BY the shores of a dark sea loch in the West Highlands, there is a

cairn commemorating a historic event. A legend on a silver plaque

informs visitors that it was here, beneath the towering grandeur of

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Sgurr Coire Choinnichean, that the Seven Men of Knoydart rebelled

against an English laird in 1948 and staked claims to live and work on

the land of their forebears.

It concludes: ''Their struggle should inspire each new generation of

Scots to gain such rights by just laws. History will judge harshly the

oppressive laws that have led to the virtual extinction of a unique

culture from this beautiful place.''

The sentiments are noble, but the hopes proved forlorn. The Seven Men

were denounced as agitators, and evicted from their ancestral homeland

like their forebears before them. The laws which permit the wealthy to

acquire vast tracts of land for personal recreation or profit are still

in place, and the Gaelic-speaking Highlanders are long gone.

Where a thousand people once lived on the Knoydart peninsula from

farming and fishing, barely 50 survive on a fragile economy largely

dependent on a 16,500-acres sporting estate. Apart from a handful of

Scots employed by the estate, most of the residents are English settlers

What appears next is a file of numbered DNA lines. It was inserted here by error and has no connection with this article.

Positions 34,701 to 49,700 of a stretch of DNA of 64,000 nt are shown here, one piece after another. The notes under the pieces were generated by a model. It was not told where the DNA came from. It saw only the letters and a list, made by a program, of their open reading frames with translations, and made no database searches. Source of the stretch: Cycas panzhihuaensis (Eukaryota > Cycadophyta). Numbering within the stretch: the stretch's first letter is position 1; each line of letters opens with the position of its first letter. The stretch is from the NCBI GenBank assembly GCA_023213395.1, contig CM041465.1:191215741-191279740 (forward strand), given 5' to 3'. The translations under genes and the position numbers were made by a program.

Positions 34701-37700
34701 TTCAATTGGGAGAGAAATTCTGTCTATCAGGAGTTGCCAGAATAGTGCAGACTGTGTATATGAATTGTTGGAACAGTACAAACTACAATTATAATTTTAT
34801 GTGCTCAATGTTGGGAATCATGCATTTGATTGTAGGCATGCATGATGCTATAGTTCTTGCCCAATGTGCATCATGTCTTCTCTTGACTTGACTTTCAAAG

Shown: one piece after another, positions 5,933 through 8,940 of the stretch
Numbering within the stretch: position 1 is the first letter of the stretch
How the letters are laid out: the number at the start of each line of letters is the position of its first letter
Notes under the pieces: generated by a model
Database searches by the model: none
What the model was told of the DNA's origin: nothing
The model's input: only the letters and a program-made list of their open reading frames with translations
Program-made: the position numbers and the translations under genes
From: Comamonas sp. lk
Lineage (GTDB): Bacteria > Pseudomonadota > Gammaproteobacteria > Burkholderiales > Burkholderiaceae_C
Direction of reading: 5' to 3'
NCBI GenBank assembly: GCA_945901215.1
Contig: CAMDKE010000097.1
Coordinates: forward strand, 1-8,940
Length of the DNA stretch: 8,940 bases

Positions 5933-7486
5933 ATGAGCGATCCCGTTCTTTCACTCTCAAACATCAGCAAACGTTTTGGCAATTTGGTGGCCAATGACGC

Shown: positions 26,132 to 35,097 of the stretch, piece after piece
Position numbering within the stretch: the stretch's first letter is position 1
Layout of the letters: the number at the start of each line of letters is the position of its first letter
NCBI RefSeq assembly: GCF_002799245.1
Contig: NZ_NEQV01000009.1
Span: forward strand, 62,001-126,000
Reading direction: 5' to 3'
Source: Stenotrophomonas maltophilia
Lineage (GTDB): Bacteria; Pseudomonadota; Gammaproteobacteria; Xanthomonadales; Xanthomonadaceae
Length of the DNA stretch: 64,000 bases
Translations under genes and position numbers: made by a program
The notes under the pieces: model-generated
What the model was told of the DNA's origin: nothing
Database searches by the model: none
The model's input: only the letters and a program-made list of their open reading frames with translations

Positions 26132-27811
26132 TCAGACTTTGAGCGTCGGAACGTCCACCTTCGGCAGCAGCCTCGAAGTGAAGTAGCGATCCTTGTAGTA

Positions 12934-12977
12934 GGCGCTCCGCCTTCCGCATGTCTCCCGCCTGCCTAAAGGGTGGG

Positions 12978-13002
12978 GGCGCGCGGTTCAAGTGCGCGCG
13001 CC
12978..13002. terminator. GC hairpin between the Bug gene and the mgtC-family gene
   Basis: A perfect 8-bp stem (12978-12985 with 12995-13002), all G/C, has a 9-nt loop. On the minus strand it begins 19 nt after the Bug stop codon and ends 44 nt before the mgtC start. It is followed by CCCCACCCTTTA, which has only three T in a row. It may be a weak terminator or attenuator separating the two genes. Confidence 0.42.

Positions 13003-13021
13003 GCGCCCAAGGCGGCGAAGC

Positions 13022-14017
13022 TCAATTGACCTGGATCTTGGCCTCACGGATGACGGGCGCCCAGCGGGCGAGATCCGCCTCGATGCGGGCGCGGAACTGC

attracted by the wild beauty of the remote land over the sea from Skye.

Its tranquillity and charms are preserved by its isolation. There are

no roads to Inverie, the little village of whitewashed houses and

cottages straggling along the northern shore of Loch Nevis. Westerly

gales permitting, a passenger ferry makes the 45-minute trip from

Mallaig three times a week; the alternative is to walk a pony track

through the hills from the nearest road 18 miles away at Kinloch Hourn.

As there are only seven miles of paved road which don't really go

anywhere, there are just a few mud-spattered four-wheel-drive vehicles

and nobody bothers with road tax or MOT tests. The village has, however,

a shop, a post office, an excellent guest house, and a hostelry listed

in the Guinness Book of Records as the most remote pub in mainland

Britain.

Humans have made little impression on this natural wilderness. It is

still the domain of the golden eagle, the red deer, and the otter, in

which the silence of the hills is disturbed only by birdsong and the

rushing of Highland burns. Mists swirling around the forests and

snow-streaked peaks in winter create a mystical illusion that one has

stepped back in time into a land of Celtic legends.

Knoydart seems far removed from the financial crisis and boardroom

wrangles of its present owner, the Dundee-based Titaghur jute company,

but it is deeply affected by them. The outcome of a take-over bid will

determine in large measure the fate of its little community.

For months, reports that the company was deeply in debt and likely to

sell off its Highland estate have been the talk of Inverie. The arrival

of a management consultant to survey its assets in Knoydart last week

fuelled rumours that a change of ownership was imminent. It had much the

same effect, in a similar setting, as the arrival of the oil company

representative in the film Local Hero.

Dave Smith, the chairman of the community association, confided to The

Herald that he and others were plotting a take-over bid of their own if